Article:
Applying for NSF Funding – PI perspective

I recently collaborated with a multidisciplinary team of colleagues to write an NSF proposal. The process had all the best characteristics of science: learning each others’ language, building a common understanding of our project goals, building trust and respect for very different forms of expertise. I am so excited to work with this project team and am grateful at their patience in teaching me about their scholarship.

During the proposal development, I realized that guides to NSF proposals are mostly written from the perspective of institutional administrations. These are great, but still leave some steps in the process murky from the perspective of project PIs and co-PIs. I sat down one night and wrote a guide to the NSF proposal process from my perspective as a PI. I hope it is helpful.

First and Foremost: Read the NSF Guide to Proposals!!!! Make sure you access the most current version of the guide since NSF adds updates.

National Science Foundation Proposal Process from the PI/co-PI Perspective
Prepared by Julie Libarkin
Accurate as of January 2019
This document provides guidance for submission of proposals to National Science Foundation (NSF) from the perspective of PIs and Co-PIs.

Administrative

  1. Identify the grants person in your unit or college. Let them know you are submitting a proposal, provide the link to the RFP, and state the proposal deadline.
    1. Most universities have internal deadlines for routing of budgets and completion of proposal documents. Find out these deadlines.
  2. Every PI/co-PI must have an NSF login. If you do not have one, your institution must generate one for you. This verifies that you have the “right” to submit as an institutional PI. Remember, NSF grants go to institutions not individuals.
    1. Many institutions limit who can serve as a PI. Check with your institution. If you are told you are not eligible, ask if there is an exemption process. For example, many institutions will exempt postdocs and allow them to serve as co-PIs.
  3. A number of certifications are required by NSF (or the federal government) upon proposal submission. Most institutions will know how to handle these certifications and thus PIs/co-PIs generally do not need to worry about these. For institutions with less experience in submitting proposals, PIs/co-PIs may need to do some of the work themselves. If you are unsure about your institution’s capabilities, ask about certifications early.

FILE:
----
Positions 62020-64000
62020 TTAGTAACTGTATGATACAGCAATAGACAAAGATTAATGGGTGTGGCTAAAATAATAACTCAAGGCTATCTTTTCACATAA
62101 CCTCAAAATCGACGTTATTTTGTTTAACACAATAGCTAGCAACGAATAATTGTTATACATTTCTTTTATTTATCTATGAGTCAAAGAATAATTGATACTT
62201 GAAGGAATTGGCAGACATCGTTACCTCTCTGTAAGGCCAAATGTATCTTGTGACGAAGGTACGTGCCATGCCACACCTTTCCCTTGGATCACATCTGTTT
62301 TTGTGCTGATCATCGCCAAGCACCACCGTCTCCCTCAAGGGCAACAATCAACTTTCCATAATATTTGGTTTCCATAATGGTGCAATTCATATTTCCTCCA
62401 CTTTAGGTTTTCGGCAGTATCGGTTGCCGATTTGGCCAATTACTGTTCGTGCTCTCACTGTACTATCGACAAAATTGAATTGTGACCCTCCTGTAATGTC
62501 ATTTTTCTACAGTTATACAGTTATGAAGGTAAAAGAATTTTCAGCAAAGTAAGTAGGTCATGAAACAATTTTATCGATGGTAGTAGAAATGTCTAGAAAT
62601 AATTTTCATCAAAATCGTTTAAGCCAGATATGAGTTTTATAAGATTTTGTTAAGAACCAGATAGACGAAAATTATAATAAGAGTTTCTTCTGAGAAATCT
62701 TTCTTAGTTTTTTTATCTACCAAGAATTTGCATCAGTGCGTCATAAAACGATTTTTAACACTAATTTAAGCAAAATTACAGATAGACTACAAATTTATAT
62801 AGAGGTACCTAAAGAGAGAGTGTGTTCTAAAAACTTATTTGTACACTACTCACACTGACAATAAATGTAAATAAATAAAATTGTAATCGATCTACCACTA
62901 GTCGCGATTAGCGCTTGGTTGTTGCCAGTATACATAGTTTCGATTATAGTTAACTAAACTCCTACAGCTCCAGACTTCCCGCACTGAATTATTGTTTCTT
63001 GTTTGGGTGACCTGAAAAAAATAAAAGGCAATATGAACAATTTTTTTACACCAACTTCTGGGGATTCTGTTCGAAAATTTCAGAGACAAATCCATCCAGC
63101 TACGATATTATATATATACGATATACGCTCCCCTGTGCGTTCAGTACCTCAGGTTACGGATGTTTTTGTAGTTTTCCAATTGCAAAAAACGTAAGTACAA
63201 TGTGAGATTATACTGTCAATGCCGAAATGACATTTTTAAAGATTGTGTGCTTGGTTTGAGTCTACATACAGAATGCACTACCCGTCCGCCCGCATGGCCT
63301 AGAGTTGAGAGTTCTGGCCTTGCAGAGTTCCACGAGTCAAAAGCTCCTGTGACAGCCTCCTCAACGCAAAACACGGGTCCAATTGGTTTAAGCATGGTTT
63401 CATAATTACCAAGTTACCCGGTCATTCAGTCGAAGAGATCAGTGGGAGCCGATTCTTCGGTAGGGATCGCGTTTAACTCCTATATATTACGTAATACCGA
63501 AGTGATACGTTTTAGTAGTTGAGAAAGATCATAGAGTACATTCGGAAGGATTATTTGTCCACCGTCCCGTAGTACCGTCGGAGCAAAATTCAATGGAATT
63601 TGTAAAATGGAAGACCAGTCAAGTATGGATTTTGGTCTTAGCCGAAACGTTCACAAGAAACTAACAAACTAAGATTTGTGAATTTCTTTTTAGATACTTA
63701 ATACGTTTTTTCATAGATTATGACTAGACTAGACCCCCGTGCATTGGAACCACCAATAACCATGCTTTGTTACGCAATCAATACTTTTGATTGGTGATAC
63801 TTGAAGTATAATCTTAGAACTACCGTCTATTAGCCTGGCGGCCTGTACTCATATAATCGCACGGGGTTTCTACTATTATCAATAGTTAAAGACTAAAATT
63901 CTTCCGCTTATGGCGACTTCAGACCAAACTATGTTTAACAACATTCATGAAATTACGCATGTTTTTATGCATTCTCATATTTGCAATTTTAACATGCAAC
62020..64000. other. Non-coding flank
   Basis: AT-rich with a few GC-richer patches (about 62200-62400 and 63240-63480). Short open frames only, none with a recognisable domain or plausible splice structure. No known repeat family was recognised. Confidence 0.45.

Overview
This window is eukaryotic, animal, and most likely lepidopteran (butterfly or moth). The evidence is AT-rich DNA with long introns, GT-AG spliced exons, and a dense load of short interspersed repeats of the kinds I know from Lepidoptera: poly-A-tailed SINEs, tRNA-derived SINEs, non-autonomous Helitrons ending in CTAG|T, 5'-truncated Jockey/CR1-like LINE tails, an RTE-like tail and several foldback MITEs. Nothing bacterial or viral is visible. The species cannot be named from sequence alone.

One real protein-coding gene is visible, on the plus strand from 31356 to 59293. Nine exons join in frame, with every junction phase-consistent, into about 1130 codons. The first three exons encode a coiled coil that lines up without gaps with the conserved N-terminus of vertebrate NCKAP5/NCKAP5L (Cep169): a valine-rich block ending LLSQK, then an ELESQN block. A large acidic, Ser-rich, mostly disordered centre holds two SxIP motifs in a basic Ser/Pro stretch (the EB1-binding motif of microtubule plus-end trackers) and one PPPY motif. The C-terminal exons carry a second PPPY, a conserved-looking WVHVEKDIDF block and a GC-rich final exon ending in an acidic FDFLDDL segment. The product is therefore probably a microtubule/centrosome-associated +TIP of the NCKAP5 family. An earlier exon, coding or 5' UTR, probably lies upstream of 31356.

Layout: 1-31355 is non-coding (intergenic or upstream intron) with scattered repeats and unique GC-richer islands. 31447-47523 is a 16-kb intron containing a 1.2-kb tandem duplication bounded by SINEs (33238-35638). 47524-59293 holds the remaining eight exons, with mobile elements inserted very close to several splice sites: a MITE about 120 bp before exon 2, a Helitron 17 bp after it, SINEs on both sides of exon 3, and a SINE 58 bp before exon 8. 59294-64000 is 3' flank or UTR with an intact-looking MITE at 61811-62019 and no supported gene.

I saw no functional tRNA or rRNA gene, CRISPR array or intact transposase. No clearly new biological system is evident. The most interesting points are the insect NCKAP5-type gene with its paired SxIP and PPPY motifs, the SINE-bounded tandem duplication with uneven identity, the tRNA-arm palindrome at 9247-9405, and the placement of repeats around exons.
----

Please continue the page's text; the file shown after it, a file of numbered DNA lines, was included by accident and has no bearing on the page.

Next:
Proposal

  1. Read the NSF proposal guide at least once per year. NSF changes their process and rules over time, and typically at least once a year. This guide provides technical guidelines (e.g., page margins), required components of the https://www.nsf.gov/pubs/policydocs/pappg18_1/index.jsp
    1. Note that every suggestion made in this document is based on the NSF grant proposal guide! Read the guide!!!!!
  2. Read the RFP. Then read it again. Read it a third time when you think your proposal is done. Ask your proposal co-authors to read it as well.
    1. Look for components of the project description that are different from the components listed in the grant proposal guide. Miss one, and you aren’t likely to get funded.
    2. Read the program page for general details about the program and contact information for Program Officers.
    3. Look up abstracts of recently funded projects. These may be linked from the program page or the RFP. You can also search for abstracts here: https://www.nsf.gov/awardsearch/
  3. Other Required Documents. NSF requires a suite of documents be completed in addition to the project description. It is very important that these be completed correctly – not following the rules is an easy way to get disqualified.
    1. Cover Sheet. The cover sheet contains information about the PI/co-PIs and the program to which the proposal is being submitted. Most of this is self-explanatory, although working with a grants person is helpful.
      • Note that the “Human Subjects” or “Animal Subjects” box must be checked for those forms of research (even if research is exempt). If approval has not yet been granted by your institutional IRB, type “pending” into the date box.
        1. If you are lucky enough to get funded, NSF will not release any funds until IRB approval is obtained! For full review processes, you may need to submit for IRB approval in the time between submission and learning if you have been funded.
      • Each PI/co-PI must submit a biosketch. This document details your background and must be in a very specific format. I encourage obtaining a copy of a biosketch from a colleague who has already submitted to NSF and modifying it for your needs.
      • Budget and Budget Justification. NSF has very specific categories of allowed costs. Most institutions have templates for these documents and people to help you. Read the grant proposal guide and ask questions!
        1. Do not exceed the total budgetary limit. You also don’t have to ask for the full amount up to the limit. I encourage asking for the funds you need to do the work.